The displacement, s m, of a particle after ls from a fixed point O is given by

The velocity of a particle, v kmls , after ls is given by v = 20 - t - 25 for 1 ,; t ,; 1O 1

s = 13 + 2t2 - 31 + 1 After a time of 2s find the particle's

a velocity in mis 4 II>

Alec is batting in a cricket match. He hits a ball such that its distance from him, s m, after ls is given by

s = 40l - St' for O ,; t ,; 8

After a time of 3s find the particle's

311>

A small rock falls off the top of a cliff by the sea. Its height, s m, above the sea ls later is modelled by

The displacement, s m, of a particle after ts from a fixed point O is given by 2

b acceleration in mis'

b acceleration in mis'

The displacement,

s m, of a particle after ts from a fixed point O is given by

s = 20 + 121 + 312 -

13

After a time of 2 s find the particle's

a velocity in mis 5 II>

b acceleration in mis'

A tennis ball is projected vertically upwards such that its height, s m, after ts is given by S= 16l - 4t2

a Find an expression for the acceleration of the particle in kml s2 , in terms of l .

Find the maximum height reached by the ball and when this occurs.

611>

V

= 4 + 121- t 2

Calculate the stone's Q6c HINT Maximum velocity occurs when acceleration is zero.

b Calculate the particle's maximum speed in kmls.

The velocity of a stone, v mls, ts after it is thrown upwards is given by

611>

A tennis ball is projected vertically upwards from the top of a 55 m cliff by the sea. Its height from the point of projection, s m, ts later is given by

a velocity after 2 s

S=50t - 5t2

b acceleration after 2 s

a When does the tennis ball hit the sea?

c maximum velocity.

b Find the impact velocity of the ball as it enters the sea. c Find the mean speed of the ball for its entire t ime of flight.

392

UNIT 10

ACTIVITY 1

11D

INTERPRETATION

The Dimox paint factory wants to store 50 m3 of paint in a closed cylindrical tank. To reduce costs, it wants to use the minimum possible surface area (including the top and bottom). a If the total surface area of the tank is Am' . and the radius is rm, show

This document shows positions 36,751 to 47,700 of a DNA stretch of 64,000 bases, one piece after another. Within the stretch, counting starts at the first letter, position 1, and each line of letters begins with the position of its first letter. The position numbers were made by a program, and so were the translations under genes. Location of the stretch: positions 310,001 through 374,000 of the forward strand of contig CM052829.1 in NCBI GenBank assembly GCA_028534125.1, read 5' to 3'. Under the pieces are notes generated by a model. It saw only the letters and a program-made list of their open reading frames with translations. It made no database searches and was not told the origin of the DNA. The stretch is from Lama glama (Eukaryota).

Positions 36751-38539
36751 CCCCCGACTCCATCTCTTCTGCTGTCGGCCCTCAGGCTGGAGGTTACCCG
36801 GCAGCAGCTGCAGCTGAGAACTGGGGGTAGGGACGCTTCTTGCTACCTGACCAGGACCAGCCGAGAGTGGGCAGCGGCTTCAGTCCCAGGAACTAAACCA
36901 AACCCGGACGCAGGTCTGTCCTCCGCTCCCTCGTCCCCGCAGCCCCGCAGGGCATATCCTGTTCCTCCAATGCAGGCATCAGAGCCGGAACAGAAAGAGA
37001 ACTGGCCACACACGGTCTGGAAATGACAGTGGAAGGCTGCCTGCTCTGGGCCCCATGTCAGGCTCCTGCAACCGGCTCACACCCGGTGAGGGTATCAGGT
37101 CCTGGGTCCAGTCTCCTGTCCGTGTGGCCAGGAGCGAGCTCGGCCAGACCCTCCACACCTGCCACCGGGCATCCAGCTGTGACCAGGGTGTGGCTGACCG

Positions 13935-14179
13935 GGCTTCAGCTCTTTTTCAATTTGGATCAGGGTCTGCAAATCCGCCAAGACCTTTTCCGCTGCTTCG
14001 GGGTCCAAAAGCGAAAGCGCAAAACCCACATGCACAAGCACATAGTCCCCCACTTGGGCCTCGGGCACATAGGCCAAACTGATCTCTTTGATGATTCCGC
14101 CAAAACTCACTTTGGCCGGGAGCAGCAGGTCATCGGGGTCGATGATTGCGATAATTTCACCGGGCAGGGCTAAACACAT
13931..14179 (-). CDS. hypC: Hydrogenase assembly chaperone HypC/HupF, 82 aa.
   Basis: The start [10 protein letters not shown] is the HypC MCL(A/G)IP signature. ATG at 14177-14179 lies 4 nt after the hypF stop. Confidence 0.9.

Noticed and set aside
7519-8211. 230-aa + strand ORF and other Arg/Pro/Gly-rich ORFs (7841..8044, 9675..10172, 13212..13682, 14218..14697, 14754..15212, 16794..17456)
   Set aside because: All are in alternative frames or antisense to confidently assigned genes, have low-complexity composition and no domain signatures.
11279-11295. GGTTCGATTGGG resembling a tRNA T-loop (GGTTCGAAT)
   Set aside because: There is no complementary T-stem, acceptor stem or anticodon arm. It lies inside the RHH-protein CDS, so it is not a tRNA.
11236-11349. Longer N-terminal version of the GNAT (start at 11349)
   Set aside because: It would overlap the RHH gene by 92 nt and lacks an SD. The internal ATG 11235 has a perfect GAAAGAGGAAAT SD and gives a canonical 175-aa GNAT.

that the height h m of the tank is given by h and use this to show that A

;~,

=21f r' + 100 r

100 b Show that dAd r· = 41fr - ,., c Solve

EXAM PRACTICE: GRAPHS 9

••

~ =0 to find the dimensions of the tank that will produce the minimum surface area

Find the gradient of the tangents to the following curves at x = 1.

a y=4x 3 +7x-3

D D

[7]

X

Find and classify t he stationary points of the curve y = 2 x 3 - 9 x' + 12x - 1

[6]

The petrol consumption (p km/ litre) of a car is related to its speed (x km/hr) by the equation p = 70 - ;!c - 2400 for 60 S 3 X

of the tank and state this area.

C y= 1-..f,

b y=(x+1)(5x- 1)

X S

130

14 p

iiiMM+ ....... 112"1

12

REVISION 1 II>

10

Find the gradient of the tangent for y = 2 x' + x' - 4x + 1 at x = 1

8

••••

The profit made by a company, p ($1000's), after t years is given by

3 II>

6

p = 60t - St' for O s t s 12

4

Find the rate of profit made by the company in $1OOOs per year after

2

a 2 years

0 60

b 10 years.

! X

70

80

90

100

110

120

130

Find and classify the turning point on the curve y = 2(x + 1 ) (x - 1 )

a Calculate an expression for d p

The displacement, sm, of a particle after t s from a fixed point O is given by s= (t + 5)(3t - 2) After a time of 2s find the particle's

a velocity in m/ s

b acceleration in m/s2 .

X

b Find the most economical speed for the car and the petrol consumption at this speed.

D

[6]

The displacement, s m, of a particle after ts from a fixed point O is g iven by s = 10JI + t + 1f for Ost s 4

flildii+

REVISION

After a time of 1 s find the particle's

1 II>

Find the equation of the tangent to the curve y = (x + 1 )(x' - 5) at x = 2

2 II>